# Deformation (congruence) analysis - statistical tests

Hello Krzysztof,

- In my opinion, please correct me if I am wrong, we may not test observations against possible blunders and points against possible displacements at the same stage.

Yes, I fully agree!

We should first test observations against blunders, based on the unconstrained model given by me in Eq. (2).

Yes, I agree. Estimating both epochs individually to check the data and to adapt the stochastic model is recommended.

Only then, we may test datum points against displacements, based, e.g., on the congruence/constrained model (implicit hypothesis method).

Yes, I agree. On this stage, we should test the datum points using explicit or implicit hypothesis tests or a similar technique.

In other words, we should perform these two testing procedures separately. Otherwise, possible blunder(s) and displacement(s) will mix and it will be difficult to identify and adapt them.

Yes, I fully agree. However, the test statistic

$T_{prio} = \frac{\mathbf{\nabla^T Q_{\nabla\nabla}^{-1} \nabla}}{m \sigma_0^2}$

used for detecting/identifying blunders is equivalent to the test statistic used for the point test. The only difference is the matrix $\mathbf{B}$, i.e., the (assumed) misspecified functional model of the null model. Misspecifying contains blunders, point shifts, missing parameters (e.g. zero point parameter of the EDM), a wrong functional equation etc. In my opinion, we only test against misspecifying - nothing more. Since powerful local tests are always performed in JAG3D, usually, I evaluate only these test statistics instead of the (weak) global test - in outlier detection as well as in deformation analysis.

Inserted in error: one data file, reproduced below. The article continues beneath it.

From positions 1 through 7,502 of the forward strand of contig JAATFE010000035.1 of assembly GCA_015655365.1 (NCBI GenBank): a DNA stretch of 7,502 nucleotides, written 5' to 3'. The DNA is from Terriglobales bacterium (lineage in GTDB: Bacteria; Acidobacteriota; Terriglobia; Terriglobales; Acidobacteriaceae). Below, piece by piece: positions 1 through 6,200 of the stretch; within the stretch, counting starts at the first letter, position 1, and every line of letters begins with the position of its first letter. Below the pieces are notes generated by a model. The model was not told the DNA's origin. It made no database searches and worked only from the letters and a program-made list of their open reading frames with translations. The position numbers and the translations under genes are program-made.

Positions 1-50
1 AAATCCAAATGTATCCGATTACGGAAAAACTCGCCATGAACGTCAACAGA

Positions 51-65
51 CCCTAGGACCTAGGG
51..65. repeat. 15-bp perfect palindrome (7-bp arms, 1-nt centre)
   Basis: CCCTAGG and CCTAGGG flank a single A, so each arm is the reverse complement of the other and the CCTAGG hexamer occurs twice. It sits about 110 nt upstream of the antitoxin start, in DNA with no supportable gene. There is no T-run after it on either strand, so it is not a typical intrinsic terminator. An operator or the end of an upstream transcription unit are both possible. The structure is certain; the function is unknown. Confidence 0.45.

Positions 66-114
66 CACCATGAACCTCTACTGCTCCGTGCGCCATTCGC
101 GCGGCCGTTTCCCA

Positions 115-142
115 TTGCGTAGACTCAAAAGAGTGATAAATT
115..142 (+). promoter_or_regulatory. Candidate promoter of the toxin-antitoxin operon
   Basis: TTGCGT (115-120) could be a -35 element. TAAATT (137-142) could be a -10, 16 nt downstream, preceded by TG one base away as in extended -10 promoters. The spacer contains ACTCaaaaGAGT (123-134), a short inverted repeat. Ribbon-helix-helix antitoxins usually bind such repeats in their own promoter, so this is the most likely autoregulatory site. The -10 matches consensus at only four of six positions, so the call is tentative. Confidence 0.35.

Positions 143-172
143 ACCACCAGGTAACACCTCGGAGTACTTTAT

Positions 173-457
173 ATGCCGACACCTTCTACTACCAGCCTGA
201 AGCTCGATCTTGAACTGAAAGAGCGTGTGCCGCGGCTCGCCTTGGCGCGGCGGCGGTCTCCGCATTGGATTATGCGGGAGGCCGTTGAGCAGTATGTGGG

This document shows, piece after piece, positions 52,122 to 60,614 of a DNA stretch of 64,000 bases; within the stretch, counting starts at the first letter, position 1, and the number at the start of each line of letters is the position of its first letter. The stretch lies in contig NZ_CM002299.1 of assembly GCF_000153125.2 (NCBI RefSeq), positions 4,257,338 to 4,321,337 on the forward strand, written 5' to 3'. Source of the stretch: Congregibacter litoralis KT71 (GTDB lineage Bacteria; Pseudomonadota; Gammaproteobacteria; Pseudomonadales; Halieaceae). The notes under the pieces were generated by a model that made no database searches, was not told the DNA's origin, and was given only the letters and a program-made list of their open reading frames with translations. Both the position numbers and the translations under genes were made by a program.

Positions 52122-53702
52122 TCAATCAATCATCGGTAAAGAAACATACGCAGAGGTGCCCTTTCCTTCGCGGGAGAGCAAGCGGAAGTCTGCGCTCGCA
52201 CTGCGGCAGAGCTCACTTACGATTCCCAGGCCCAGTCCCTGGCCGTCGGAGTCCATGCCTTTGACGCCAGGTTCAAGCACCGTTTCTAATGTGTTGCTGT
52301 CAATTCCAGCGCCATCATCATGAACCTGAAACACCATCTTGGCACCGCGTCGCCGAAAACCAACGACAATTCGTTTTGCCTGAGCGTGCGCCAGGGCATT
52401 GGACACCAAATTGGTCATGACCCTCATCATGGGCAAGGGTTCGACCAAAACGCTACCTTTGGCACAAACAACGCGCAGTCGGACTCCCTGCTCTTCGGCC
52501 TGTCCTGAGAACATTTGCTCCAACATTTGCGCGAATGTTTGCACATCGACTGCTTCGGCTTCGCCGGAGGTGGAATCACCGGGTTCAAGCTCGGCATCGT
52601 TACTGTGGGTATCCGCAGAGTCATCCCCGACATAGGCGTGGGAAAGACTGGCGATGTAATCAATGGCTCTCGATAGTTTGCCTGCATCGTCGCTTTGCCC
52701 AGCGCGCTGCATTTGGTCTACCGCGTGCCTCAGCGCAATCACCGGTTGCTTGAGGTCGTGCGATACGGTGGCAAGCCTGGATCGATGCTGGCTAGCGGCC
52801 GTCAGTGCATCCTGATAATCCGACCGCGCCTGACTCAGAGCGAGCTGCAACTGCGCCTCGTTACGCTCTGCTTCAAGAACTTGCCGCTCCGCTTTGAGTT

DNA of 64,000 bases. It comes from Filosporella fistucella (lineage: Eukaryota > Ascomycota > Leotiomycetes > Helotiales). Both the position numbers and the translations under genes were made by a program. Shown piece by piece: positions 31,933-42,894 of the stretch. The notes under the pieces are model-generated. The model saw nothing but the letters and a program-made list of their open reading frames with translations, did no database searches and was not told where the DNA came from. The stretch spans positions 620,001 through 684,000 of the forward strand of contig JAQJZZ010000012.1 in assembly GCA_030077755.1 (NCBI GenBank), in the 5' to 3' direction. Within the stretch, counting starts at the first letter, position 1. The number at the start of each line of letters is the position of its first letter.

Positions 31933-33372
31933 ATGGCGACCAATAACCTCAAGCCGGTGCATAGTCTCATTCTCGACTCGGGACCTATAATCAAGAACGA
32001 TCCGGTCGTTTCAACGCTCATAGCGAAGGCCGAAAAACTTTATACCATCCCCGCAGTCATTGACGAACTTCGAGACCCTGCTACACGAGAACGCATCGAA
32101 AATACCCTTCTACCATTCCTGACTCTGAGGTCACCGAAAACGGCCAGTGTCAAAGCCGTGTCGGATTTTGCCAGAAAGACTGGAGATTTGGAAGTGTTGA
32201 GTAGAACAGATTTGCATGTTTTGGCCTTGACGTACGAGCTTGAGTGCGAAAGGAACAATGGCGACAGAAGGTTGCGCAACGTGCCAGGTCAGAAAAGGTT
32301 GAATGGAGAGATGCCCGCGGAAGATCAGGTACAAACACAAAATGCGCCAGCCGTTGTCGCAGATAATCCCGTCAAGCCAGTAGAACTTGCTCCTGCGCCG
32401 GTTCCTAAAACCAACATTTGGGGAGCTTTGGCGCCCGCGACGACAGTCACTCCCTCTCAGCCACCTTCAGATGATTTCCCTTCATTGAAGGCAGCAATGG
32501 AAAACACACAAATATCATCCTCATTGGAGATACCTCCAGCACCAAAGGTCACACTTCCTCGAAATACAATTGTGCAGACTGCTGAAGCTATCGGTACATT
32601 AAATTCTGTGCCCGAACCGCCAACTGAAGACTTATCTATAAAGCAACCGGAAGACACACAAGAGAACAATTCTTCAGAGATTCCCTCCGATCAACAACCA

- Please correct me if I am wrong, the global congruence test for the detection of datum point displacement(s) based on: vT*P*v - (viT*Pi*vi + vjT*Pj*vj) is more powerful, i.e., a given displacement will be detectable with a higher probability than by the test based on vT*P*v.

Yes, this should be correct. However, your suggested implicit test is not implemented in JAG3D, but powerful local tests are provided, which are specified as explicit hypothesis tests. The golden rule is: If a global test is rejected, we can conclude that something is wrong. Usually, we start with the localisation of the problem at this state. On the other hand, if the global test is not rejected, we cannot draw the conclusion that everything is fine; and again, we start with the (local) analysis.

Kind regards
Micha

--
applied-geodesy.org - OpenSource Least-Squares Adjustment Software for Geodetic Sciences